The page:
Buying and running a vehicle isn't usually an inexpensive thing to do, and most of us are aware of how important routine maintenance is. We know we have to have our vehicle serviced at regular intervals as recommended by the manufacturer, and most of us know about keeping up with oil and water levels and making sure wipers are in good condition. However, among the most important things we need to look after, which also experience more wear and tear than just about anything else on a vehicle, are also among the most neglected: the tires.
Of course, looking after your tires and checking them regularly doesn't guarantee you won't get a flat, but it will help to keep you safe as long as you change them when worn and it will reduce the chances of getting a puncture. If you do get a puncture or your tire keeps slowly deflating, it doesn't necessarily mean you have to buy a new tire. If there's plenty of life left in your tire and the damage isn't too severe, it makes a lot of sense to get it repaired.
So, when you realize you have a problem with your tire, the first thing you should do is change it for the spare wheel. If your spare wheel is a small space-saver, make sure you adhere to the recommended speed limitations as it's only stop-gap and designed to get you to a repairer. It's also important you get your damaged tire seen to as soon as possible because if it's a steel belted radial, as most are today, it needs to be repaired right away to reduce the chances of long term deterioration started by the puncture.
Not all punctures can be repaired, and although just about any sharp object on the road can be the cause of a puncture, the majority of punctures are the result of damage from small nails and screws usually less than a quarter-inch in diameter. That's important as guidelines only allow punctures in a tire's tread to be repaired if the damaged area is up to a maximum of a quarter of an inch in diameter. Repairing tread punctures larger than that in the tire's shoulder and sidewall areas isn't recommended.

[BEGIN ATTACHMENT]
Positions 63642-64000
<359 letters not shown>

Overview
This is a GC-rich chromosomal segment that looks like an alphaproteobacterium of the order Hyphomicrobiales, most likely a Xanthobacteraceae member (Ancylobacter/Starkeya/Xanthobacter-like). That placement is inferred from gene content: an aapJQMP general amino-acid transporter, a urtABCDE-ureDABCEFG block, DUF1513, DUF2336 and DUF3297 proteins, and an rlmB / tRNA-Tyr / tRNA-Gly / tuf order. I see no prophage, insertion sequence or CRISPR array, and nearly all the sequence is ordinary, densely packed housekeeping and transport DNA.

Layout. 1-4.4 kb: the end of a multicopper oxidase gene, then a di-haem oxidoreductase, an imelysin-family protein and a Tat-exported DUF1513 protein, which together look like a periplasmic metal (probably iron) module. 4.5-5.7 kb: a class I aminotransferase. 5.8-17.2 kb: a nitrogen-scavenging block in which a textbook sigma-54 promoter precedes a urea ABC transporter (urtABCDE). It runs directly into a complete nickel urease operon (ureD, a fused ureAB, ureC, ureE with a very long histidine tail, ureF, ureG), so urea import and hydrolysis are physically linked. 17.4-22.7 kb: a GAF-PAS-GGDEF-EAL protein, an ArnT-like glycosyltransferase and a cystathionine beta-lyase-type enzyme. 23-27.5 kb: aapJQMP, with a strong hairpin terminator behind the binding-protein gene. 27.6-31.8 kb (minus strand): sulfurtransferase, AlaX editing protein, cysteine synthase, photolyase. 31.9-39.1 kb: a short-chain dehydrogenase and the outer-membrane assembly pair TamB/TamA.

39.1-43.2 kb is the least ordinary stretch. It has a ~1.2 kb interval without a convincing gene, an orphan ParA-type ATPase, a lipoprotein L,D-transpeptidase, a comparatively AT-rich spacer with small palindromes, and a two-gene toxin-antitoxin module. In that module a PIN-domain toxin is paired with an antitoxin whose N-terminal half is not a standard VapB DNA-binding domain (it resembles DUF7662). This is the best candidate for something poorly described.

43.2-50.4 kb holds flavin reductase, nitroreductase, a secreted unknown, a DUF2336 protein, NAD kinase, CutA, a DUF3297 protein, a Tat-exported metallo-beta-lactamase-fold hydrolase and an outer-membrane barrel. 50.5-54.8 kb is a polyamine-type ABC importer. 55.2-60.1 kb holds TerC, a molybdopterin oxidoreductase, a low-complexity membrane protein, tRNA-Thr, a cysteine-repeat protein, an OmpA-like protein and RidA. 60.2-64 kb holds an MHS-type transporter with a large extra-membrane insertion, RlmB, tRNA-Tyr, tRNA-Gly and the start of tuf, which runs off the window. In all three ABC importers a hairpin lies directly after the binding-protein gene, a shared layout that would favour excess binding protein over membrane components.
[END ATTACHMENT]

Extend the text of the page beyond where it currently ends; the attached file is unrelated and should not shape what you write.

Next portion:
Plugging a tire from the outside without removing the tire from the wheel isn't a proper solution, although it can be a temporary fix in remote areas when off-roading without an available spare. Even then, a plug must only be seen as a temporary, low-speed fix and it must still be properly repaired as soon as possible.
There's probably a lot more to repairing a tire than most people might imagine. There are a large number of different rubber compounds that are used in the making a modern tire, and the inner liner of the tire makes use of a special compound with the ability to better retain air. Once this inner liner has been punctured it has to be cleaned, buffed, cemented, patched and specially coated in order to retain its air-retaining capability. As this procedure can only be done from the inside of the tire, it's yet another reason why a plug-only repair isn't a long-term solution.
A speed rated tire that gets a puncture brings with it some additional issues you need to consider. Even though some tire manufacturers say they will "allow" a tire to keep its speed rating if the prescribed repair procedure is followed to the letter, others take a different view. The majority believe that as they have no control over any additional damage caused by the puncture or over the repair quality, they're unable to confirm the tire should retain its previous high speed capability after the repair. The policy in these situations is for a punctured and repaired tire to no longer retain its original speed rating, and it's therefore recommended that it should be treated the same as a non-speed rated tire.
The bottom line is that if you get a puncture in an otherwise sound tire and you follow the safe and correct procedures, you could get it repaired for considerably less than the price of a new one. If you have a tire in the trunk needing a repair, or even if you think you may have a puncture in one of your tires, give the folks at Simi Valley Ford
a call for expert advice on what you should do.